One of the most intriguing of all Keats’ projects however was very much a part of himself. He patented his own brain. Designating it the status of a sculpture created through the act of thinking, he explains, ‘my mind is formed through the act of thinking and is unique to my thought processes.’ The roots of this project lie planted in the traditional struggle of the artist for immortality. Since copyright law gives 70 years of intellectual property rights post-death, Keats reasoned that this would at least give him a seven decade post-life extension.

When contemplating which industry would humour such wacky exploits, Keats settled on the art world. As a channel through which to present his ‘real time thought experiments’ to the public he decided ‘there really isn’t any space in society that is open to that kind of vague proposition except perhaps for the art world. The art world doesn’t really know what it is up to and hasn’t for about a century – ever since the academies gave way to various forms of modernism. This confusion – which is a problem in its own right in some respects – also affords enormous freedom to anyone who decides to be an artist.’ He has not escaped the claws of public criticism altogether, although he is somewhat intrigued at their choice of target. ‘More people got angry because I created a 4 minute, 33 second silent ringtone (read: John Cage remix) that I made available for free, than did when I attempted to genetically engineer God in a Petri dish.’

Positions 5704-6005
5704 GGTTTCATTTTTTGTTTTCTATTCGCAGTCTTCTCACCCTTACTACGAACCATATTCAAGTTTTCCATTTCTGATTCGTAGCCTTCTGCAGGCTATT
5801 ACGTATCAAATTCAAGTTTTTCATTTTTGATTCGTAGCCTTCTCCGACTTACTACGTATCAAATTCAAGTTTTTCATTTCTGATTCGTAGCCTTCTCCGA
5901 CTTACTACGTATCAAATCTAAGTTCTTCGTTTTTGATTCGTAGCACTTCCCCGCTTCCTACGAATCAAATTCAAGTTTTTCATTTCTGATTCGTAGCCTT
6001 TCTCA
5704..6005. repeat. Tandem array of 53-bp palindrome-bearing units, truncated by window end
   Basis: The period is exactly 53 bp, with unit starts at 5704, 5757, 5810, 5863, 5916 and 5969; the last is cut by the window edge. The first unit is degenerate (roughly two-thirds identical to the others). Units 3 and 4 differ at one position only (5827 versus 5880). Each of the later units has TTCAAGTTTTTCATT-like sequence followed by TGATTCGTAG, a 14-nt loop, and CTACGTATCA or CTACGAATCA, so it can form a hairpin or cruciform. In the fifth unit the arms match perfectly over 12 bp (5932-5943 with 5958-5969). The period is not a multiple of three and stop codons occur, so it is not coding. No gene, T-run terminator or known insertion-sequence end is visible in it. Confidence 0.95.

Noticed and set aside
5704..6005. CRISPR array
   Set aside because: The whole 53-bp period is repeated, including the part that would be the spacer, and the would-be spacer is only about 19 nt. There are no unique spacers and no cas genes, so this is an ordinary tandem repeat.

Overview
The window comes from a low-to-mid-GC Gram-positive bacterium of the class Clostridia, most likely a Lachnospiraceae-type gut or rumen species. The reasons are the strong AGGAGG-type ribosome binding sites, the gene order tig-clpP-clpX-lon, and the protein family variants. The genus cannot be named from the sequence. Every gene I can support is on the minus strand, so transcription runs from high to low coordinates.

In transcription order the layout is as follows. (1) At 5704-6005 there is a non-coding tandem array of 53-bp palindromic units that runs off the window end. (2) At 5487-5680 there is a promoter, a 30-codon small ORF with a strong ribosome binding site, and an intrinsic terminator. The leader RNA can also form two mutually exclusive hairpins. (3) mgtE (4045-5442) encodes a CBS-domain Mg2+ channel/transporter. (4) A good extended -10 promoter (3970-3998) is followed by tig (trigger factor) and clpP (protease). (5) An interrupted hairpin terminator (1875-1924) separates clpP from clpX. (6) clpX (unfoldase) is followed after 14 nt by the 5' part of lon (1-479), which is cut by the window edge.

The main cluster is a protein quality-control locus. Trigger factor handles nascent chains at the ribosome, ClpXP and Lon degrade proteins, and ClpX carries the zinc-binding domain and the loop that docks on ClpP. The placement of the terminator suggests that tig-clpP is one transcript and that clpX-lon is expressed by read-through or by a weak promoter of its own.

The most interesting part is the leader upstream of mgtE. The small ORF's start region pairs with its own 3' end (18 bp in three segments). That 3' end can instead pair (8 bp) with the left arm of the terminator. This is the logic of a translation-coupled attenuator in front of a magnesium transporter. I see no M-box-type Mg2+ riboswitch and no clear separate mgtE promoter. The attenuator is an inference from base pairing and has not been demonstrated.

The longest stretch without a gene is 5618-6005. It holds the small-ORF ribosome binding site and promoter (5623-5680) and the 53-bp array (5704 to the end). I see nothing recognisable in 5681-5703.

Although he appreciates any public input into his work, he aims to avoid people ‘thinking that [he] must be making fun of them,’ which he sees as the cause of such resentment. ‘People say, ‘it can’t be that simple, so therefore he must be doing something to show he’s smarter than I am, and therefore he must be making fun of me, and therefore I hate him.” He is not blind to the fact that this is certainly a problem in the world of conceptual art as a whole, although feels that much of this work is probably not quite as frank in terms of what it aims to address. ‘I don’t think art becomes valuable because it is set apart from life, I think it becomes valuable because of the way it is integrated into life. Art has for millennia been one of the most enriching experiences any society has and to lose that would be a sad thing.’